Enterra Energy
v.
U.S. Securities Exchange Com

United States District Court, N.D. OklahomaMar 21, 2008
Case No. 08-mc-00011-TCK-PJC. (N.D. Okla. Mar. 21, 2008)

Case No. 08-mc-00011-TCK-PJC.

March 21, 2008


OPINION AND ORDER


This matter is before the Court on Enterra Energy, LLC's and Enterra Land and Water, LLP's (collectively "Movants") Motion to Quash Administrative Subpoena and Application to Enjoin Governmental Authority from Obtaining Financial Records Pursuant to Customer Challenge Provisions of the Right to Financial Privacy Act of 1978 (hereafter, "Motion to Quash") [Dkt. # 1], which was filed on February 29, 2008. The motion was referred to the undersigned on March 3, 2008 [Dkt. # 5] and a telephonic hearing was conducted on March 20, 2008.

Background

Movants seek to quash an SEC subpoena for documents issued February 19, 2008, to Bank of America. SEC seeks all documents related to two specified bank accounts, one in the name of Enterra Energy, LLP (xxxx xxxx 4853) and one in the name of Enterra Land and Water, LLP (xxxx xxxx 7793). The subpoena is based on an SEC Order Directing Private Investigation and Directing Officers to Take Testimony (the "Formal Order") regarding Berkshire Resources, LLC and Berkshire (40L), LLP (collectively, "Berkshire Resources"). In the Matter of Berkshire Resources, LLC, File No. FL-03289. The Formal Order directs members of the SEC staff to investigate certain alleged violations of federal securities laws by Berkshire Resources, or any of their officers, directors, employees, partners, subsidiaries and/or affiliates. The Formal Order further authorizes SEC staff to investigate whether "any persons or entities" have engaged or are engaged in securities violations.

The fact that the subpoena seeks records of a bank account in the name of "Enterra Energy LLP" is significant, because Enterra Energy LLC is one of the Movants seeking to quash the SEC subpoena. The SEC argues that Enterra Energy LLC lacks standing to move to quash because the subpoena does not seeks its records.

The Formal Order is attached as Exhibit C to the Verified Opposition of Respondent United States Securities and Exchange Commission to Motion for Order Pursuant to Customer Challenge Provisions of the Right to Financial Privacy Act [Dkt. # 8].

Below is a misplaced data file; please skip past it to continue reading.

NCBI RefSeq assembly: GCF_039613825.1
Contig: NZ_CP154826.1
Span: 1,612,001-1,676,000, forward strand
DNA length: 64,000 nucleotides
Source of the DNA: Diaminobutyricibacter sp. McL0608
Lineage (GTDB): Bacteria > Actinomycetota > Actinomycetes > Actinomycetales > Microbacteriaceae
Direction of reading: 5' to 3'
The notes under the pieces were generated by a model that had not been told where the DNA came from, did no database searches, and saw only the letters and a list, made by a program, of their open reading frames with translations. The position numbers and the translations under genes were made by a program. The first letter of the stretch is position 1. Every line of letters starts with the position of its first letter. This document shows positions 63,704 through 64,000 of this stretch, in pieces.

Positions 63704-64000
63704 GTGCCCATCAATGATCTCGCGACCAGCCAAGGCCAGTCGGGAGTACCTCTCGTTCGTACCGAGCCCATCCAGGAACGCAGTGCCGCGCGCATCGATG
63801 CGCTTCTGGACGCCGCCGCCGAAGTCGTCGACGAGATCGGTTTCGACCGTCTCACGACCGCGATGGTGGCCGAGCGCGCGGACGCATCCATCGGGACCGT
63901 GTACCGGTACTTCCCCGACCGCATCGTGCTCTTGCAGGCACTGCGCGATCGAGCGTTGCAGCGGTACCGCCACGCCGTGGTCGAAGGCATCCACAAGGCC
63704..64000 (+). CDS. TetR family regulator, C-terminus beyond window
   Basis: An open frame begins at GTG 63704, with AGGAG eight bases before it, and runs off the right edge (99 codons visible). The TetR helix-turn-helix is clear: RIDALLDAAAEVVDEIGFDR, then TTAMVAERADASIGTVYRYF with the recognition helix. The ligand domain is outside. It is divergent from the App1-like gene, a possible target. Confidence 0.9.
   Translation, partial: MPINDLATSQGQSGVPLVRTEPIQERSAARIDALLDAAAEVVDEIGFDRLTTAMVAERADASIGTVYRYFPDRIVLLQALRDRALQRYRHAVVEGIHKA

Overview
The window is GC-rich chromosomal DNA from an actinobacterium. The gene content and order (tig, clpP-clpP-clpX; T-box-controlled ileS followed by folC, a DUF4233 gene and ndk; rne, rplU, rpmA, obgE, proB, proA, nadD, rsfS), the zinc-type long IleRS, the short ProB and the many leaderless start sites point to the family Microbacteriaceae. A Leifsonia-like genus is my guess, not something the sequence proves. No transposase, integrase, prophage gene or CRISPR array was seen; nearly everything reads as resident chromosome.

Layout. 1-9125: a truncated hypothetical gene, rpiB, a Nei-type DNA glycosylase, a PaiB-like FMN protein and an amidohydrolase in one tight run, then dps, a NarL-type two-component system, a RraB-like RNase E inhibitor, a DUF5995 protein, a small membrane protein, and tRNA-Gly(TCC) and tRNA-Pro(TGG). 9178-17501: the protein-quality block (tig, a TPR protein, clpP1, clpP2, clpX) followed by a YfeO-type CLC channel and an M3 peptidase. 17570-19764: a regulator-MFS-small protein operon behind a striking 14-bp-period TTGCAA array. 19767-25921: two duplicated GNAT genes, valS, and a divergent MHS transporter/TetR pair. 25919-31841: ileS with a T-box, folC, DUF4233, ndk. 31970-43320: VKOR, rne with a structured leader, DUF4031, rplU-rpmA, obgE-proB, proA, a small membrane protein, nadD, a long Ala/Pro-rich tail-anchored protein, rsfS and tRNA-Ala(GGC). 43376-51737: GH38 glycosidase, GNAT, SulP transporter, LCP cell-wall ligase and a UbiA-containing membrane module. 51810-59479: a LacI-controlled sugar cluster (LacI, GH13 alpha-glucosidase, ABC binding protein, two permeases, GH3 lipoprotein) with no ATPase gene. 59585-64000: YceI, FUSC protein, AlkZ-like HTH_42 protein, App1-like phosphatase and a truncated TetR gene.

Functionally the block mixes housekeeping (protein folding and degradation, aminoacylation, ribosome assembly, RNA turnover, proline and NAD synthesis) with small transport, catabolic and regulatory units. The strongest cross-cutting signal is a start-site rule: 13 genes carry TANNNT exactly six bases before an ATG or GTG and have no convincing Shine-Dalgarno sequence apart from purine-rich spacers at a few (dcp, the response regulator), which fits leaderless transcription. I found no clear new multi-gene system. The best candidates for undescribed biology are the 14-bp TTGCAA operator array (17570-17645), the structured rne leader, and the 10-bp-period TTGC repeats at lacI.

The parties agree that the SEC investigation into Berkshire Resources is a legitimate law enforcement inquiry. The subpoena at issue was served in connection with that investigation. In accordance with the Right to Financial Privacy Act ("RFPA"), on February 19, 2008 the SEC sent the required Customer Notice advising of the subpoena to Bank of America. Movants filed their Motion to Quash on February 29, 2008. Movants contend that the subpoena seeks documents that are not relevant to the Berkshire Resources investigation and, therefore, constitutes an improper fishing expedition into Movants' financial records.

The Notice was sent to "Enterra Energy Enterra Energy (sic), LLP" (emphasis added) and to Enterra Land and Water, LLP. The Notice makes no reference to Enterra Energy, LLC.

Procedural Requirements under 12 U.S.C. § 3410

Movants rely on the RFPA in objecting to the SEC subpoena. RFPA prohibits financial institutions from providing the government with information about their customers' financial records unless either the customer authorizes the documents' release or the government obtains a valid subpoena or warrant. Jones v. Department of Air Force, 947 F.Supp. 1507, 1510-1511 (D.Colo. 1996) (citing United States v. Frazin, 780 F.2d 1461 (9th Cir. 1986); 12 U.S.C. § 3402).

The RFPA provides only three bases on which a district court may quash a subpoena: (1) the agency's inquiry is not a legitimate law enforcement inquiry, (2) the agency has not substantially complied with the RFPA, or (3) the records requested are not relevant to the agency's inquiry. Sandsend Financial Consultants, Ltd. v. Federal Home Loan Bank Board, 878 F.2d 875, 882 (5th Cir. 1989). At the March 20 hearing, counsel for Movants conceded that the SEC investigation of Berkshire Resources is a legitimate law enforcement inquiry and that the SEC had complied with all requirements of the RFPA. Thus, Movants' Motion to Quash rests on the contention that the documents requested are not relevant to the SEC investigation.

The Court's first task is to determine whether in seeking to quash the SEC subpoena Movants have complied with 12 U.S.C. § 3140(a). Section 3140(a) states that within 10 days of service or within 14 days of mailing a subpoena, a customer may file a motion to quash an administrative subpoena. The motion must contain a sworn statement:

(1) stating that the applicant is a customer of the financial institution from which financial records pertaining to him have been sought; and